In this series, the 3rd quarter has been the Lakers downfall.  Including the 31-15 beat down that turned Game 4 around, the Celtics have outscored the Lakers 116-73.  In a series where the coaching match-up was supposed to be a major advantage for the Lakers, it’s the Celtics who have come out in the 2nd half of games with the adjustments and the production to change games.  And in Game 4, the 3rd quarter proved to be the difference again.  An 18 point halftime lead was reduced to 2 points.  The Lakers missed too many jumpers and became disjointed on offense, and it was actually an injury to a Celtic that spurred this on.  At the 9:34 mark of the 3rd quarter a shoulder injury suffered by Kendrick Perkins turned this game in the Celtics favor.  Enter James Posey.  Posey would do 2 things to truly hurt the Lakers.  First he buried jumpers.  He hit jumper after jumper.  From the top.  From the corner.  Just thinking about it makes my eyes hurt.  Second, he shut down that effective 2 man game that worked so well for Lamar and Pau.  Posey was doing a much better job of denying Odom the flash to the FT line area and we no longer had an easy outlet for Kobe.  This disruption of the play that was fueling our offense in the first half would not have been a problem if Kobe would have been making his shots. But it was not to be.  Our 3rd quarter demise had started.  And while Phil would say during his interview between quarters that “The momentum will come back” to the Lakers side, an uncooperative crowd and a determined Celtics team would not let that be.

But the Lakers still had hope.  They also had a not so secret weapon.  In the 4th quarter, we would need Kobe.  But in a strange way, we didn’t have Kobe.  Gone was the killer from Game 3.  That guy was replaced by a player that looked tired.  After playing his heart out in Game 3 and literally carrying the Lakers to a win, our best player looked gassed in the 4th quarter of game 4.  He was working his butt off on defense trying to handle Pierce (when an ineffective Rondo was pulled, there was no longer a non-shooter for Kobe to roam off of) and he didn’t seem to have any energy left to pull out the heroics that he has graced us with over his career.  What made it worse was the fact that his teammates could not pick him up the way they had earlier in the game.  Gone was the crisp ball movement and sharp off ball movement.  Gone was the aggression that they had displayed that made his first half woes irrelevant.  Rather than play the aggressive game that had given them a 24 point lead earlier, the Lakers’ players played passive.  And while we had some good stops early in the period, and played a close game the rest of the way, the Celtics were able to score when they needed to and we could not.  Looking at a heartbroken Sasha after Ray Allen made that layup was a microcosm of what every fan was thinking.  We would lose.  It was only a formality.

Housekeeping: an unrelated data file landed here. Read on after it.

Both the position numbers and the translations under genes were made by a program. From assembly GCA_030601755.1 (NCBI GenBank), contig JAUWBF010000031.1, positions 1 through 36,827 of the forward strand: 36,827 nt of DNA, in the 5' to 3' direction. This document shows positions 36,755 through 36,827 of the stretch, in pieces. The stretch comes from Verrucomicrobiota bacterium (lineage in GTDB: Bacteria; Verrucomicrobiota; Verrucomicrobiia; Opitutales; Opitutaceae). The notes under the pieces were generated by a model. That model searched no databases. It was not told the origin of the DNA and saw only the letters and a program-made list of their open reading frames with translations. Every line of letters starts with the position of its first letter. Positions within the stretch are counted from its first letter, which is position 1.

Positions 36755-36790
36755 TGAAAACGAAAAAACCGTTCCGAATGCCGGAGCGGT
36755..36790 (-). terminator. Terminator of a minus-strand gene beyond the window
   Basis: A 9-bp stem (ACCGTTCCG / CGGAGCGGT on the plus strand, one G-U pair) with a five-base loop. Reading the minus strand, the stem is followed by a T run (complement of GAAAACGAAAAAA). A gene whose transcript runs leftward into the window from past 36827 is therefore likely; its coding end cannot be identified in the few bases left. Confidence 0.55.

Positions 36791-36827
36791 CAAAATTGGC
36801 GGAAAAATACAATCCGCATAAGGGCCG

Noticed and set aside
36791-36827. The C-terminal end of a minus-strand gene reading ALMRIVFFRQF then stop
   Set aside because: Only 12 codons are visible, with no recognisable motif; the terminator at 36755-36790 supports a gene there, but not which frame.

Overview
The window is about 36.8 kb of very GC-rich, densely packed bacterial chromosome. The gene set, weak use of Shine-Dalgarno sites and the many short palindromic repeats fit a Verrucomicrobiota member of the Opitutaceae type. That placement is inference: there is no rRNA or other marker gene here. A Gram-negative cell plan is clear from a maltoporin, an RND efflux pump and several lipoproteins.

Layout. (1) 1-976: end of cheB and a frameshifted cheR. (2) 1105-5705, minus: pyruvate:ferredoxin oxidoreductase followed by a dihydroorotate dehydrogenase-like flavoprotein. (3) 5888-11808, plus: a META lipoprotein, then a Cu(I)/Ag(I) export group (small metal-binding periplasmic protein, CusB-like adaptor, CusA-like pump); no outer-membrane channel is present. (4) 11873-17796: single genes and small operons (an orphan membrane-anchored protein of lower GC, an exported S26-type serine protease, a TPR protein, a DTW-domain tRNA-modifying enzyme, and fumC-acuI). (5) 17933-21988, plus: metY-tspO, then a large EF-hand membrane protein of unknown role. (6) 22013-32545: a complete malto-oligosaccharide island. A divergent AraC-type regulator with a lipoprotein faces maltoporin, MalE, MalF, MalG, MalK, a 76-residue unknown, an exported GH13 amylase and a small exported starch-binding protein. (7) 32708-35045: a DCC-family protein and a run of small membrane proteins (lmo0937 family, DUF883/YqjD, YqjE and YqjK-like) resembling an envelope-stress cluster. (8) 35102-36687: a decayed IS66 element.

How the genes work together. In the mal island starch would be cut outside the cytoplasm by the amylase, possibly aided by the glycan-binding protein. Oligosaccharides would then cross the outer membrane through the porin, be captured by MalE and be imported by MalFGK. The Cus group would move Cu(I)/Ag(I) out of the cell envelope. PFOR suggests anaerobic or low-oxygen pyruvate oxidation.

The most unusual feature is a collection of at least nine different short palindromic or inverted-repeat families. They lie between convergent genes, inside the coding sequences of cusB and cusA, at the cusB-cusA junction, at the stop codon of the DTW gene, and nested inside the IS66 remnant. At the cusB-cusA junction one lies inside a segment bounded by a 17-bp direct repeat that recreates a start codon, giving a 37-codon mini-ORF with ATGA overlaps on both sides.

It’s tough to explain how it feels right now.  But I can say one thing:  This series is not over.  Next season is not here for us yet.  Boston has proven to be the better team at this point, but a parade has not happened, no titles have been won.  Game 5 is Sunday and I know how every Lakers fan should feel about that.  Let’s win the game…

Darius Soriano